THE ETHICS COLUMN
Brain Death: Can Families Opt Out?
By Jacob M. Appel, MD JD
Benjamin Franklin observed that “nothing can be said to be certain, except death and taxes.” A handful of high profile medical cases, most notably the tragedy of thirteen-year-old Jahi McMath in California, have called some of the certainty surrounding death into question. McMath was admitted to Oakland’s Children’s Hospital last December for a tonsillectomy, but suffered a hemorrhage that rendered her brain dead. Physicians then sought to remove the girl from a ventilator, as she was legally deceased under California law. Her mother rejected the state’s definition of death and challenged the hospital in California Superior Court. Ultimately, Judge Evelio Grillo granted injunctions that allowed the family enough time to secure transport of the girl’s body to an out-of-state facility, where she reportedly remains. The mother has written that Jahi “is much better physically,” since leaving California. It should be noted, however, that the girl has been issued a death certificate by Alameda County and is legally dead. Cases like McMath’s raise a challenging question: Should families with sincerely held religious or philosophical objections be permitted to opt out of the generally-accepted standard of death?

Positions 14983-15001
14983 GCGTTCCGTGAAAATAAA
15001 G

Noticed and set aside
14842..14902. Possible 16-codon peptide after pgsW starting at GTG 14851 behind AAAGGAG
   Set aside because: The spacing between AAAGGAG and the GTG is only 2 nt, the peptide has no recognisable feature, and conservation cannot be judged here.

The development of artificial organ systems—ventilators that maintain breathing, ventricular assist devices that supplement hearts—have made these conflicts possible. The first such case arose in 2004, when the devout Christian parents of six-year-old brain tumor patient Jesse Koochin of Utah removed their brain dead son from the hospital in order to maintain him on a ventilator. In 2008, an ultra-Orthodox Jewish family sought a court order to keep their brain dead child, Mordechai Dov Brody, breathing artificially until his heart stopped beating. In a reverse tragedy from Texas that played out contemporaneously with the McMath case, John Peter Smith Hospital in Fort Worth sought to keep the pregnant-and-brain-dead Marlise Munoz on a ventilator until her fetus grew to term—over both her prior wishes and her family’s vehement objections. Unlike the high profile cases of Terri Schiavo and Karen Ann Quinlan, these patients were not comatose or in permanent vegetative states; under the law, they were not alive.
The Uniform Determination of Death Act, a model state law proposed in 1981 with the backing of the American Medical Association, the American Bar Association, and leading bioethicists, accepted whole brain death as an alternative to cardiopulmonary death. The authors rejected a broader definition that would have included patients with only lower brain functioning, such as anencephalic infants. While allowing religious minorities to opt out of this standard may appear harmless, the certainty of death has profound importance for matters as varied as life insurance payouts, distribution of estates and opportunities for surviving spouses to remarry. Even permitting “life support” after legal death is problematic: If one cannot keep a corpse in one’s living room indefinitely, why should one be permitted to do so on a machine in a medically-equipped warehouse?
Finding the right balance between certainty and liberty will not be easy; what is clear is that a consistent approach to these cases is desperately needed. Whether one is alive or dead should depend upon one’s medical condition, not the inclinations of the judge who hears one’s case.#
Jacob Appel is a Harvard trained attorney, a Columbia-Presbyterian educated physician who is completing a residency in psychiatry at Mt. Sinai Hospital in NYC.